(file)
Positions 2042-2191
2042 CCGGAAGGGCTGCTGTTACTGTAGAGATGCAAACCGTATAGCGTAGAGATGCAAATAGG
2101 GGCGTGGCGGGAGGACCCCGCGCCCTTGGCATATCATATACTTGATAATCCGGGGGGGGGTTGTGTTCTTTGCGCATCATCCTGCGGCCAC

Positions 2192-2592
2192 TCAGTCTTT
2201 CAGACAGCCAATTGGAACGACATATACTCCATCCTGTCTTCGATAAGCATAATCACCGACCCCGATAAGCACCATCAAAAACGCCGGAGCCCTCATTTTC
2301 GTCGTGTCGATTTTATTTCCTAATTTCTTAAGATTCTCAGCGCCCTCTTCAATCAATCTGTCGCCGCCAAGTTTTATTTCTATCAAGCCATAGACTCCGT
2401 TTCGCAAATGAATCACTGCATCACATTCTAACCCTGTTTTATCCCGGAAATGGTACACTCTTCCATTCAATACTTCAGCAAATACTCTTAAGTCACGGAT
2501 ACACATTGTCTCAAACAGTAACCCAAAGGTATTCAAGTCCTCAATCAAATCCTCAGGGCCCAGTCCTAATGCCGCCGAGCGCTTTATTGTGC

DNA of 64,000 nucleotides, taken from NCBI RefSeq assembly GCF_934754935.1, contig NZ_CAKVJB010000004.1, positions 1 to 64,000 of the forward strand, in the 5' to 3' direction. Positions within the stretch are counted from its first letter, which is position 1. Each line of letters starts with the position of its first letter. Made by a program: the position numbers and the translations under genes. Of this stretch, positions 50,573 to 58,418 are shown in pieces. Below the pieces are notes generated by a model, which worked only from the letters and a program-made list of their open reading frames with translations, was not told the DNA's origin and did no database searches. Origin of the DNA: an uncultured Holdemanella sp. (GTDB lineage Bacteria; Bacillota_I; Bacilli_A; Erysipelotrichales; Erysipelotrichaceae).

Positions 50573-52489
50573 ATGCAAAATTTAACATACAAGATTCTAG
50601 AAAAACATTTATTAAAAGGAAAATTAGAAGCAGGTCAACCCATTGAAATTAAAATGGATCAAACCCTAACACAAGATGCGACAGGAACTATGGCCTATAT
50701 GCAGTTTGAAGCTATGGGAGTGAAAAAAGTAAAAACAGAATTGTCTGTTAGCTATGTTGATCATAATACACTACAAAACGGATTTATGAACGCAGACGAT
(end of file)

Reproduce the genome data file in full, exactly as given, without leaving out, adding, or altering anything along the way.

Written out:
Positions 2042-2191
2042 CCGGAAGGGCTGCTGTTACTGTAGAGATGCAAACCGTATAGCGTAGAGATGCAAATAGG
2101 GGCGTGGCGGGAGGACCCCGCGCCCTTGGCATATCATATACTTGATAATCCGGGGGGGGGTTGTGTTCTTTGCGCATCATCCTGCGGCCAC

Positions 2192-2592
2192 TCAGTCTTT
2201 CAGACAGCCAATTGGAACGACATATACTCCATCCTGTCTTCGATAAGCATAATCACCGACCCCGATAAGCACCATCAAAAACGCCGGAGCCCTCATTTTC
2301 GTCGTGTCGATTTTATTTCCTAATTTCTTAAGATTCTCAGCGCCCTCTTCAATCAATCTGTCGCCGCCAAGTTTTATTTCTATCAAGCCATAGACTCCGT
2401 TTCGCAAATGAATCACTGCATCACATTCTAACCCTGTTTTATCCCGGAAATGGTACACTCTTCCATTCAATACTTCAGCAAATACTCTTAAGTCACGGAT
2501 ACACATTGTCTCAAACAGTAACCCAAAGGTATTCAAGTCCTCAATCAAATCCTCAGGGCCCAGTCCTAATGCCGCCGAGCGCTTTATTGTGC

DNA of 64,000 nucleotides, taken from NCBI RefSeq assembly GCF_934754935.1, contig NZ_CAKVJB010000004.1, positions 1 to 64,000 of the forward strand, in the 5' to 3' direction. Positions within the stretch are counted from its first letter, which is position 1. Each line of letters starts with the position of its first letter. Made by a program: the position numbers and the translations under genes. Of this stretch, positions 50,573 to 58,418 are shown in pieces. Below the pieces are notes generated by a model, which worked only from the letters and a program-made list of their open reading frames with translations, was not told the DNA's origin and did no database searches. Origin of the DNA: an uncultured Holdemanella sp. (GTDB lineage Bacteria; Bacillota_I; Bacilli_A; Erysipelotrichales; Erysipelotrichaceae).

Positions 50573-52489
50573 ATGCAAAATTTAACATACAAGATTCTAG
50601 AAAAACATTTATTAAAAGGAAAATTAGAAGCAGGTCAACCCATTGAAATTAAAATGGATCAAACCCTAACACAAGATGCGACAGGAACTATGGCCTATAT
50701 GCAGTTTGAAGCTATGGGAGTGAAAAAAGTAAAAACAGAATTGTCTGTTAGCTATGTTGATCATAATACACTACAAAACGGATTTATGAACGCAGACGAT